Anglers have to contribute in excess of 20million annually (http://www.statista.com/statistics/5...land-wales-uk/) most do it reasonably happily although there has always seemed to be a disproportionate amount of the income on supporting salmon fisheries.
    Sorry Tim but you will have to put up with the long rehearsed answers to your questions. No I don't know how many active paddlers there are. I would be in the region of 100,000. They do not need a licence. The EA do not control many of the rivers so would be unable to grant licences for them. The money gathered in from angling licences is less than the money the EA spends on fisheries so the tax payer is subsidising their sport.

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    If a licence was introduce on the same basis as for the anglers I think it would be acceptable, but they would need to dedicate all the money raised to the benefit of paddlers. The link below and the statement from the EA clearly show that all the current fees are spent on angling so we should feel no guilt about not paying into the present system and it would be wrong to ask us do so.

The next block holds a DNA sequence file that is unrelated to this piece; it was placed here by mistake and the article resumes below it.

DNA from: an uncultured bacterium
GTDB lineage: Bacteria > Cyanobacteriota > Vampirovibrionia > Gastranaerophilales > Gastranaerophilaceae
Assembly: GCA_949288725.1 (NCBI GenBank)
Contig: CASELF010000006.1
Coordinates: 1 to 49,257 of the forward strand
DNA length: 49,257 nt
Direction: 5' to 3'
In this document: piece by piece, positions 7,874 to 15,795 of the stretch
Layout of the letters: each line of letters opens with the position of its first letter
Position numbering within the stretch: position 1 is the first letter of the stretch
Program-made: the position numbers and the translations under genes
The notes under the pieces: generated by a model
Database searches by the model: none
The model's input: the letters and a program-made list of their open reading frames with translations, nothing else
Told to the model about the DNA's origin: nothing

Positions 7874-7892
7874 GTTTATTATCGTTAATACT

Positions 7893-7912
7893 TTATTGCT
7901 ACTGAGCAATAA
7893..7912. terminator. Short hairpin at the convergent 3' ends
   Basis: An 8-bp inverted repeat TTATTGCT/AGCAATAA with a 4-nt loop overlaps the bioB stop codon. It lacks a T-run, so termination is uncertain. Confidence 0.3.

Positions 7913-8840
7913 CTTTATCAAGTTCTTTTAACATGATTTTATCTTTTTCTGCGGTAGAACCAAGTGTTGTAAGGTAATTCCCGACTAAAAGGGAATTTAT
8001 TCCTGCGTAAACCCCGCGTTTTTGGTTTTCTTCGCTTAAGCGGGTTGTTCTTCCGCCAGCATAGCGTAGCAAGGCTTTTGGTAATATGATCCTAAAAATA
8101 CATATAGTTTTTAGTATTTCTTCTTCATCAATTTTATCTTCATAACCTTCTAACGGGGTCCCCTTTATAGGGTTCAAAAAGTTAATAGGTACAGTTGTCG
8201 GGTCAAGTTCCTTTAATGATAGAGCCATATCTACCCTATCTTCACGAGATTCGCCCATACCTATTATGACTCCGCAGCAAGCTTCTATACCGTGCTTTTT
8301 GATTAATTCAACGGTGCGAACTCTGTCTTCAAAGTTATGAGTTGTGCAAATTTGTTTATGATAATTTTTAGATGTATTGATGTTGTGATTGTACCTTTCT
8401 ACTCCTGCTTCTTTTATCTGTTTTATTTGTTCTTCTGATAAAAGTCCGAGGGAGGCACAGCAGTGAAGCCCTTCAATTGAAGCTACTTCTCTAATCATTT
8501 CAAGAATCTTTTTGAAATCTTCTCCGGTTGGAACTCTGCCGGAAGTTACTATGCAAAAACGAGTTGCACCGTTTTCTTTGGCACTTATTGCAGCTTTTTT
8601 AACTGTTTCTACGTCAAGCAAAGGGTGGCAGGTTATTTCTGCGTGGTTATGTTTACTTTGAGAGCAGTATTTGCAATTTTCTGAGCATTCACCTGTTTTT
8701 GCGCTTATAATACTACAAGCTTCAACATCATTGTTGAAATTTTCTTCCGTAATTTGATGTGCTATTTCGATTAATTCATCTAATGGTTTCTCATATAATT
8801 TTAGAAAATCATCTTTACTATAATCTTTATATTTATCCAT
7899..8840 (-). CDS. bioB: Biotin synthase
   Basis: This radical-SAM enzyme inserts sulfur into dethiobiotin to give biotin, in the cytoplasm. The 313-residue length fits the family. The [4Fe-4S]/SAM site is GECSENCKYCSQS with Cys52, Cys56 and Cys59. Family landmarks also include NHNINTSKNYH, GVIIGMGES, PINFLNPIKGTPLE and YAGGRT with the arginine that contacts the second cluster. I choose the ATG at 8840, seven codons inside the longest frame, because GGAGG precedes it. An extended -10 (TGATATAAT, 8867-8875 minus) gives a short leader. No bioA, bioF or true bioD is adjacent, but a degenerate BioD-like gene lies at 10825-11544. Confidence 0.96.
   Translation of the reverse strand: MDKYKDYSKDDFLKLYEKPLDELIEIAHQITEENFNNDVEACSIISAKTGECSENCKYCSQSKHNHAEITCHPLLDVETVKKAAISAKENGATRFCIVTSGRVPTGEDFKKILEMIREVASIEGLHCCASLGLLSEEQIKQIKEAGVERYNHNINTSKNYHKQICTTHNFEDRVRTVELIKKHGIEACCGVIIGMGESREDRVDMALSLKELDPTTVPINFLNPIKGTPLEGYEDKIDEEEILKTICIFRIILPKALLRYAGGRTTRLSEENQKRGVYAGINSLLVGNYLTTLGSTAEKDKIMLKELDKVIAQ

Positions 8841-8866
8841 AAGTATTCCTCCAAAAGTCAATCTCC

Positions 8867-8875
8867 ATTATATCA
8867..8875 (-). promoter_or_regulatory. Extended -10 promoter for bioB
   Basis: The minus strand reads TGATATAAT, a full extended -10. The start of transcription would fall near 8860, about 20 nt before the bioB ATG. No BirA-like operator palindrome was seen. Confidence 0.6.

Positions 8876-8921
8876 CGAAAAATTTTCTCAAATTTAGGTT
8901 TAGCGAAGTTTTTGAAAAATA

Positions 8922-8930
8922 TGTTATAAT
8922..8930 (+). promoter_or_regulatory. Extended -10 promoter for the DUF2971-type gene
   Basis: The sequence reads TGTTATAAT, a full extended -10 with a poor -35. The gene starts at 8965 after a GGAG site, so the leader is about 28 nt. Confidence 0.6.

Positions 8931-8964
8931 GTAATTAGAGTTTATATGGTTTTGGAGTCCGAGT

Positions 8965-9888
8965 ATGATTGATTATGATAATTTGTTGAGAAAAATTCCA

https://www.gov.uk/government/news/e...licence-images

    Sarah Chare, head of fisheries at the Environment Agency, said:
    All the money raised from rod licence sales is used to protect and improve fish stocks and fisheries benefiting anglers.
    "Rules are for the obedience of fools and the guidance of wise men"
    Grp Cpt Sir Douglas Bader CBE,DSO,DFC,FRAeS.

  9. #69

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    Quote Originally Posted by Adrian Cooper View Post
    Could it be because there is a law which specifically prohibits it.
    Diceys 2nd postulate; what law please and who enforces it?

  10. #70